Scott Gottlieb, the commissioner of the U.S. Food and Drug Administration (FDA), announced Tuesday that the agency is preparing new guidelines to bring more complex generic drugs into the market.
A complex generic drug is a generic drug where it is especially hard to establish therapeutic equivalence.
|Scott Gottlieb commissioner of the U.S. Food and Drug Administration|
“Often, these are cases where the drug involves a complex formulation or complex active ingredient,” Gottlieb said. “In other cases, the drug acts locally on tissue, like an inhaled medicine that acts directly on the lung, or an eye drop that acts on the surface of the eye.”
Such complexity can prove as an obstacle for many of the biopharmaceutical companies developing a complex generic drug from going through the FDA’s abbreviated new drug application (ANDA) pathway.
The ANDA pathway, established in 1984, is an application for a U.S. generic drug approval for an existing licensed medication or approved drug. The pathway was put in place when drug components were mainly composed of simple small molecules and were easy to characterize and evaluate through bioequivalence studies.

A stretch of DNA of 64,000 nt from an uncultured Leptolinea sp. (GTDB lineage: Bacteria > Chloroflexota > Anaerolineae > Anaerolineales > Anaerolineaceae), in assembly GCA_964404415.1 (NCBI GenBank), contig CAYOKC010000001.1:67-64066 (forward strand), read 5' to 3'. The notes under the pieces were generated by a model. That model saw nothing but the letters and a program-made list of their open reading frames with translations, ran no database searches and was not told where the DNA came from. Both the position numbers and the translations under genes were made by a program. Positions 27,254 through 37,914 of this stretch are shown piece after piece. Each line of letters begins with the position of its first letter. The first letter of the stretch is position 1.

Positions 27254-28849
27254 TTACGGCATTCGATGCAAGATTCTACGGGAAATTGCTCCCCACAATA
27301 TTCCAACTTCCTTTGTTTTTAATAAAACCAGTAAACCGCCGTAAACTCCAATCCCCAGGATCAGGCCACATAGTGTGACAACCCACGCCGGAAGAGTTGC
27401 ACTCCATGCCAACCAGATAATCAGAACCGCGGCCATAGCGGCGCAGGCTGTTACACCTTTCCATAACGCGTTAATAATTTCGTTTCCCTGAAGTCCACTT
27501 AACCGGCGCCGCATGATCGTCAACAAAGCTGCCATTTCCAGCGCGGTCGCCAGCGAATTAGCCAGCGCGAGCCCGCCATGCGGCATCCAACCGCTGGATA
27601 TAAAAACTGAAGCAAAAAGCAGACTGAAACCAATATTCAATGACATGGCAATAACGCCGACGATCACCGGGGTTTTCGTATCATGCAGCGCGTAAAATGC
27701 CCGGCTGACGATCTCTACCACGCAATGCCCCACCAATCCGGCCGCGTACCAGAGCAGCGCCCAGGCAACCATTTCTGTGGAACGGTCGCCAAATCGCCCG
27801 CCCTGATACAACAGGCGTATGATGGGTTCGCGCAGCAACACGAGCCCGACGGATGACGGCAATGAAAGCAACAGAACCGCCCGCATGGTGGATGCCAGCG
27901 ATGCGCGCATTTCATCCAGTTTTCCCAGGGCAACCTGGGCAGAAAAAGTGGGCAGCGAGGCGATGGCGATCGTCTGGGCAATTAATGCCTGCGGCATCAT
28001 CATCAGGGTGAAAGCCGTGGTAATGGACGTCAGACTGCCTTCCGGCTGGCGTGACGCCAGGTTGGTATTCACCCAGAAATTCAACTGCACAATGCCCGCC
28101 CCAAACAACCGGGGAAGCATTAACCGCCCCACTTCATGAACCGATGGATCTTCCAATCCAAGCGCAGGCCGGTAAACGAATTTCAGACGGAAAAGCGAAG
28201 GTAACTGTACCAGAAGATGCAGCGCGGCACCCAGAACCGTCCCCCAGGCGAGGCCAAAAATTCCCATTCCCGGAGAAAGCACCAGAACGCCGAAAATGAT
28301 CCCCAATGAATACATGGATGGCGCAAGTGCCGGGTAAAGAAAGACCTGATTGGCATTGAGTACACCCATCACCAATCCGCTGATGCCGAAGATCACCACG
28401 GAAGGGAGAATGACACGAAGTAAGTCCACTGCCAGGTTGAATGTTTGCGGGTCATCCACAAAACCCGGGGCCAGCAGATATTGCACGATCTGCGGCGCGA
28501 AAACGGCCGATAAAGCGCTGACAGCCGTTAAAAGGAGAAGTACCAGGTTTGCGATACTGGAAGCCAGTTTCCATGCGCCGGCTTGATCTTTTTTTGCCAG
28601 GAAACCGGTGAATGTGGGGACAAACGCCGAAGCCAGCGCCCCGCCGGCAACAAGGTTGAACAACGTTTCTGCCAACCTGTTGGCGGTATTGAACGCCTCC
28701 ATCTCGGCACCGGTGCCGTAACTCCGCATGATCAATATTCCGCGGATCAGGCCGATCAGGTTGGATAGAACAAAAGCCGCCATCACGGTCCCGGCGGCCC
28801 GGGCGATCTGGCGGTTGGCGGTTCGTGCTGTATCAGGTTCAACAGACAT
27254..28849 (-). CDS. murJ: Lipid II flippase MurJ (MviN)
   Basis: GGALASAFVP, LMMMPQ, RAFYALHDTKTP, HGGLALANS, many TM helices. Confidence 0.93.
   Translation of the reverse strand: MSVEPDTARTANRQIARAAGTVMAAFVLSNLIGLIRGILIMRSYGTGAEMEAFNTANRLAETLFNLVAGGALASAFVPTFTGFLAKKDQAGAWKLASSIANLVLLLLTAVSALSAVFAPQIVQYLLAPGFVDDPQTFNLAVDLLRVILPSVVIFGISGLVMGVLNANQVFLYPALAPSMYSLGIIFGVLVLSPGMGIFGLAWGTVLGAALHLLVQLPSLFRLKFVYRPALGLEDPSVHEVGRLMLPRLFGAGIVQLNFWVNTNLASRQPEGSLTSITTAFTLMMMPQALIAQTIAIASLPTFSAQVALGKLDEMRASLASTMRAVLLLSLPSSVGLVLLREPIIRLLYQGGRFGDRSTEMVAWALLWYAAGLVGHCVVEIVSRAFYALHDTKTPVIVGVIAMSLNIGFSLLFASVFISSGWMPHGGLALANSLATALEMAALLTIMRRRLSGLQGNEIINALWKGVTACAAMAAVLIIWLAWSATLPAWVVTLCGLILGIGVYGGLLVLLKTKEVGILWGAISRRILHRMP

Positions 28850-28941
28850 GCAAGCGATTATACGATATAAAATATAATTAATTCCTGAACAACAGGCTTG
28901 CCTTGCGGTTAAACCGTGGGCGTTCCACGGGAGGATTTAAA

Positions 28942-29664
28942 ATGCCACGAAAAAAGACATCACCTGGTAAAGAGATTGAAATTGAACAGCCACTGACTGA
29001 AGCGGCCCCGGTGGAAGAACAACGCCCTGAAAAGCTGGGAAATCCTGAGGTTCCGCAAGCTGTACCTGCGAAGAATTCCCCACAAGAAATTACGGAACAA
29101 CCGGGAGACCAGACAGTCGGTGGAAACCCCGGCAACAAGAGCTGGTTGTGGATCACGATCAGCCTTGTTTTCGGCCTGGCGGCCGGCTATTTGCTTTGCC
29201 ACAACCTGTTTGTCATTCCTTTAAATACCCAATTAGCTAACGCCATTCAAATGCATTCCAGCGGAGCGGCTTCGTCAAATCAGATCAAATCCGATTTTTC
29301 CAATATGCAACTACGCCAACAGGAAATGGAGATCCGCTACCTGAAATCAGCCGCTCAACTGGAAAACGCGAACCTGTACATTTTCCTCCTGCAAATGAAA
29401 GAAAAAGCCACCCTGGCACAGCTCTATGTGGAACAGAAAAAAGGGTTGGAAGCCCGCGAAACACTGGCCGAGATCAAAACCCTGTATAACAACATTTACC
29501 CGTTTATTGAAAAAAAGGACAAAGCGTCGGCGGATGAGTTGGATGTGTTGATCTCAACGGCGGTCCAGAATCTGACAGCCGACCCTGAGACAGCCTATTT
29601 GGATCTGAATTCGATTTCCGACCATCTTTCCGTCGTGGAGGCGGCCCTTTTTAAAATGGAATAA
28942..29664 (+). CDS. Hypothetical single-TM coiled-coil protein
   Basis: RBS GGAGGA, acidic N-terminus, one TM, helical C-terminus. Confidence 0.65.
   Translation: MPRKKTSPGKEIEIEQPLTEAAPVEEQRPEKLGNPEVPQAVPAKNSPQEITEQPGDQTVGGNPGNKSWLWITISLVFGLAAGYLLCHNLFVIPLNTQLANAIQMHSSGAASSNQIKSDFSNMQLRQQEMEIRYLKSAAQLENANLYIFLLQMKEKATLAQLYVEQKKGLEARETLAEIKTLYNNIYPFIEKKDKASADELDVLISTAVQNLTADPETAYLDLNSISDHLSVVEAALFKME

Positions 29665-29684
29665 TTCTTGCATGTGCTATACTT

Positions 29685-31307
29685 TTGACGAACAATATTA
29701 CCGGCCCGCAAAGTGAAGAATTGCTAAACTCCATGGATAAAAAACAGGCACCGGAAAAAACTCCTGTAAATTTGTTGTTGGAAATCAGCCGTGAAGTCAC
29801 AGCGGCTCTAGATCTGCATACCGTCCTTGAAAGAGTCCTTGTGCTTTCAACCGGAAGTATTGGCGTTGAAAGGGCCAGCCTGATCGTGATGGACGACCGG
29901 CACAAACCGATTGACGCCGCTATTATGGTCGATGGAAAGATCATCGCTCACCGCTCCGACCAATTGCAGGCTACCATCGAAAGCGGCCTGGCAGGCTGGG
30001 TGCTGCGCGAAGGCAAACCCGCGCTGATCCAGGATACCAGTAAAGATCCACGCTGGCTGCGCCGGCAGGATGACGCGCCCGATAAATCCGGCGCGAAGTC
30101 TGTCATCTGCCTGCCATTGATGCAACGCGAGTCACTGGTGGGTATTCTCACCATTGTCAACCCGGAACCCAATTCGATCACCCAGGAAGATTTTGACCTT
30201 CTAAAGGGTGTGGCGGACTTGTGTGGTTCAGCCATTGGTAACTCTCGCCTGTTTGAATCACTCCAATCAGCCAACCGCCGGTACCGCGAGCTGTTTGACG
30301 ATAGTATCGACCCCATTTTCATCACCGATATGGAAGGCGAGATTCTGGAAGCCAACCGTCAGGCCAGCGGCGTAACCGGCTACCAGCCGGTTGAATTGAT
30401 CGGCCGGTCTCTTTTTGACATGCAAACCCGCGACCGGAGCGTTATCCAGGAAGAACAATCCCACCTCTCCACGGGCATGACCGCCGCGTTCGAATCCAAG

The problem deepens when the complex drug goes through sophisticated devices, such as inhalers or auto-injectors.
“The original drug maker may still hold international patents on certain features of the device. In such a circumstance, the drug can be an old medicine, but the device can be hard to copy since new patents protect its key features,” Gottlieb said. “When a generic competitor alters the device to avoid such patents it can raise questions about whether the generic product will have the same clinical effect and safety profile as the original.”
To avoid patent disputes, while verifying the safety of the generic product, the FDA is currently taking steps to set up a new guideline. The new guideline is expected to subject the generic product to approval as long as the generic applicant can demonstrate with data that differences in the design of the generic product do not affect the clinical effect or safety profile between the generic and the original product.
The new guideline is the latest series of efforts by the FDA to allow more generic drugs into the market.
In June, the FDA published a list of approximately 200 drugs that have fallen off patent and has no generic competition. The agency expects biopharmaceutical companies to make generic alternatives to the medications posted on the list and increase competition and lower prices. The FDA also plans on updating the list every six months.
“No patient should be priced out of the medicines they need, and as an agency dedicated to promoting public health, we must do our part to help patients get access to the treatments they require,” Gottlieb said at the time. “Getting safe and effective generic products to market in an efficient way, being risk-based in our own work and making sure our rules aren’t used to create obstacles to new competition can all help make sure that patients have access to more lower-cost options.”
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